Posted On:1/30/2008 10:37pm
Style: TKD, wrestling, BJJ
A thought came to my mind from the "Why do you take TKD" trainwreck in which BM was attempting to use scientific studies as a justification for the badassness of TKD. I have read some studies that are specific to TKD and general martial arts (see peer reviewed in academic journals) that do give weight to Mr. BM's remarks.
For instance there was a paper written by a gentleman who has a background in psychology and has a 2nd degree in TKD (Kukkiwon if anyone cares) He discussed Bandura's concept of social learning and how modeling is incredibly important in a MA training environment. I don't think this idea is anything new as a lot of times the coaches and trainers who are the best at what they do already model techniques very well in addition to explaining. I think the article itself was important as it actually did provide some theory behind the learning process associated with MA training.
In a general sense there are other studies that explore non specific training ie) elastic resistance, plyometrics, etc . . . that can be used for MA training but do not specify anything about sport specific exercises (which is were my spot in this whole debacle started); however, the theory developed from these studies could be used for development of exercises that are more sport specific.
In comparison to other sports from my recent searched there is very little study done on TKD . . . at least available to me at this point (there may be more available in Korea as they do have phys-ed/kinesiology programs focused on TKD). Do we really need studies done that are specific to our sport or can we simply focus on developing good conditioning/technique drills from non sport specific studies? Would a strong scientific approach legitimize TKD and other combative sports (MMA) or would this simply be a waste of time and energy on a researchers part as there are so many "instructors" out there who are to into themselves to listen and evolve with the rest of the world?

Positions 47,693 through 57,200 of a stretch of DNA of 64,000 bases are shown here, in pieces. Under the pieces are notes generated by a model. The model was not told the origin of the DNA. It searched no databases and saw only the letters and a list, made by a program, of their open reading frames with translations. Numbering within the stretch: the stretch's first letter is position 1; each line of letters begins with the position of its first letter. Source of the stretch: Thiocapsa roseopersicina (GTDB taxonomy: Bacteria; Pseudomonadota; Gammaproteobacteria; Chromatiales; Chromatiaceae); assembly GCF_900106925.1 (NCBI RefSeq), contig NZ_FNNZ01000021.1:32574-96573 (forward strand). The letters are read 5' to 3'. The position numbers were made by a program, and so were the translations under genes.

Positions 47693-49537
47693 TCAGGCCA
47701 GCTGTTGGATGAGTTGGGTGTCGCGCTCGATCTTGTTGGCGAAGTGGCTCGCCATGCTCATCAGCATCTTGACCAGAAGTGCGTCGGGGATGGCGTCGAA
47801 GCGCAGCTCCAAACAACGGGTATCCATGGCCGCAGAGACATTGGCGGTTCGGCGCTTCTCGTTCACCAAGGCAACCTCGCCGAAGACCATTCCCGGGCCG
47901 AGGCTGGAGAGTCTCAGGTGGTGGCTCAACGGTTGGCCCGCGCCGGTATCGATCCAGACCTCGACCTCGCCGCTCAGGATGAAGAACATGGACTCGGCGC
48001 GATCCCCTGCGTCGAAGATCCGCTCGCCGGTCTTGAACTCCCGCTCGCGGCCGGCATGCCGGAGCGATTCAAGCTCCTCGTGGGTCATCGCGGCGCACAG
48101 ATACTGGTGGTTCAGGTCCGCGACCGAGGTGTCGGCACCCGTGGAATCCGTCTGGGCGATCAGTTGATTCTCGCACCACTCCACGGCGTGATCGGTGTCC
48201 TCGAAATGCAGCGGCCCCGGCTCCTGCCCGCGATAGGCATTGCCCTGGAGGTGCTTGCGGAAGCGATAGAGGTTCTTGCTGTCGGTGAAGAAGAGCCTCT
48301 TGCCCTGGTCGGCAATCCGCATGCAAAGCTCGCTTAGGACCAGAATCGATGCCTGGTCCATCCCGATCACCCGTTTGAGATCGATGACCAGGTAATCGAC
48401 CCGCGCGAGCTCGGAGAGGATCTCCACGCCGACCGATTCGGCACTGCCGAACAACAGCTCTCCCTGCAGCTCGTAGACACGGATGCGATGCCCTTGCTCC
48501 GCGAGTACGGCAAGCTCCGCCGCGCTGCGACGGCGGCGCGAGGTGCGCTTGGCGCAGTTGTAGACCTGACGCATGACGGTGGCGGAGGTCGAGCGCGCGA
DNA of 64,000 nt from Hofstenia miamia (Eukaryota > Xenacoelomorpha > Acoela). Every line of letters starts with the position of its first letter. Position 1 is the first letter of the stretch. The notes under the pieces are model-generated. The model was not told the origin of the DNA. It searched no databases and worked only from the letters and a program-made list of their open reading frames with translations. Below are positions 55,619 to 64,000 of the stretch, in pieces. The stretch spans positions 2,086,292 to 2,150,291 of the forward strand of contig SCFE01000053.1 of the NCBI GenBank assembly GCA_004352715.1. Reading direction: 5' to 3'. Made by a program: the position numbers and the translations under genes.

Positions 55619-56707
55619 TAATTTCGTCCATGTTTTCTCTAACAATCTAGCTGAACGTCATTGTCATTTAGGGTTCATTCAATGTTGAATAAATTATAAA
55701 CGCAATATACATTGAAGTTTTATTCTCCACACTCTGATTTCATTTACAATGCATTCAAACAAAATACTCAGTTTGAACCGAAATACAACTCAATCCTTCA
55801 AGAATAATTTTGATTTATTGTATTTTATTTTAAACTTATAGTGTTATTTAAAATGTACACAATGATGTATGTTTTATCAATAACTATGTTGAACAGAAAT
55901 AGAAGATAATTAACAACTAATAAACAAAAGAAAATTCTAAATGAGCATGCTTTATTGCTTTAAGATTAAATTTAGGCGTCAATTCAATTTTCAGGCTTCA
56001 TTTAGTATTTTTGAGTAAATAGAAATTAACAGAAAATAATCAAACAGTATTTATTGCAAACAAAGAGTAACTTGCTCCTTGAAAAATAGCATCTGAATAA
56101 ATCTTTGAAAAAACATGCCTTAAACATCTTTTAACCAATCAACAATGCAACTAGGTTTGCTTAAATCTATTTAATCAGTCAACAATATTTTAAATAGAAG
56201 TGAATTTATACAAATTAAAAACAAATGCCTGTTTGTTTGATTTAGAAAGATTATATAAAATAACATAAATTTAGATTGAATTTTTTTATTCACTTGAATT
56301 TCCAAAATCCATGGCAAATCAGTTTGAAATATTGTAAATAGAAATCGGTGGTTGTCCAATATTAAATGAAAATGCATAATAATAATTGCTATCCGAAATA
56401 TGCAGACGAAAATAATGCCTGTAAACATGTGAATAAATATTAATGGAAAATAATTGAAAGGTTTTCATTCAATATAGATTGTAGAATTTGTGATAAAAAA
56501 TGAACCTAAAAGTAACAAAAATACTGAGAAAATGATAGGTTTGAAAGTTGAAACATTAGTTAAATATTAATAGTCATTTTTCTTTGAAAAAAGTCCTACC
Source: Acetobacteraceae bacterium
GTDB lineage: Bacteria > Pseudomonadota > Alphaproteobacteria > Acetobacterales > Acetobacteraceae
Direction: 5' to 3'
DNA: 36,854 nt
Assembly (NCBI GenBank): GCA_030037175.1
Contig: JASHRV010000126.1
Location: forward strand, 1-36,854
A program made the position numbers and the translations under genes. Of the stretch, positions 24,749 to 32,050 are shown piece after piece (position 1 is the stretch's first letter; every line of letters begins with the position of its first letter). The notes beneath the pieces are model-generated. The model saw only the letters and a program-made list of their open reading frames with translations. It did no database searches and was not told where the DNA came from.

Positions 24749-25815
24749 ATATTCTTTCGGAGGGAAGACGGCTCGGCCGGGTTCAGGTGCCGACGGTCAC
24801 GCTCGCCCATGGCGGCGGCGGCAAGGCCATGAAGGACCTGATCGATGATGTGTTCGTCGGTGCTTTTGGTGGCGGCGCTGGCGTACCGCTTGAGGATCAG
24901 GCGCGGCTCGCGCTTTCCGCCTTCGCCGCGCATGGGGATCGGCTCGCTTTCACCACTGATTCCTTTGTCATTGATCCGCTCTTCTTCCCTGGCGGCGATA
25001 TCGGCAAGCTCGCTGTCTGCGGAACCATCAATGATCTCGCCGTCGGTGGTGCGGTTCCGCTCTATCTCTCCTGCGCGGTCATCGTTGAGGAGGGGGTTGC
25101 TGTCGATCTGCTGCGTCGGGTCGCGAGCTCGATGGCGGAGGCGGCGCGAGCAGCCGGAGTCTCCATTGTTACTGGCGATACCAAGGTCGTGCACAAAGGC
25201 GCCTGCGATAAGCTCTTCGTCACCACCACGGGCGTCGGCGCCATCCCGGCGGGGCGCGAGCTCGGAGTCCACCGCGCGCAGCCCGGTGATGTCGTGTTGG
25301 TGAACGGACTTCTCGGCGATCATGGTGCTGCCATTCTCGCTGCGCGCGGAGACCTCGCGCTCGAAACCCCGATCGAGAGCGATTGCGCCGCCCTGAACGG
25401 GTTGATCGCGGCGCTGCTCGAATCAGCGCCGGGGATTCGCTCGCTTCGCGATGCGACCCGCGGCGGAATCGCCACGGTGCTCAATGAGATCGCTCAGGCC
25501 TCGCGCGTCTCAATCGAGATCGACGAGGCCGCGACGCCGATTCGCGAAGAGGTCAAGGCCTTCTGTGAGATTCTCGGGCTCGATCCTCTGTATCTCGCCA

Posted On:2/12/2008 3:20am
I do think you're absolutely right that TKD would gain a lot of legitimacy if scientific studies were done. The problem is twofold. First, martial arts does have a lot of trouble distinguishing itself from just another sport in most contexts of medicine, psychology, or exercise science. Second, martial arts requires a dedication that usually separates it from higher education, so most martial artists that rise high in their system's ranking have long since given up graduate school.
Posted On:2/12/2008 5:18am
With regard to research distinguishing MA from other sports, as well as 'legitimizing' TKD, I think often you find it's a bit of a moving target.
By that I mean that often the goal of an MA and what is rigorously researchable don't easily line up. To look at any MA from a physiological point of view is easy and has been done...to great effect I believe (at least in instances where the results were taken on board). Looking at 'how best to kick' is very different than 'how best to kick high'. You can investigate the former in a number of different ways...you might value speed, height, force or actual combat ability...the last being the ostensible goal but the hardest to research (and the one fraught with the most bias).
Did any of that make sense? I really need to not post right before bed.
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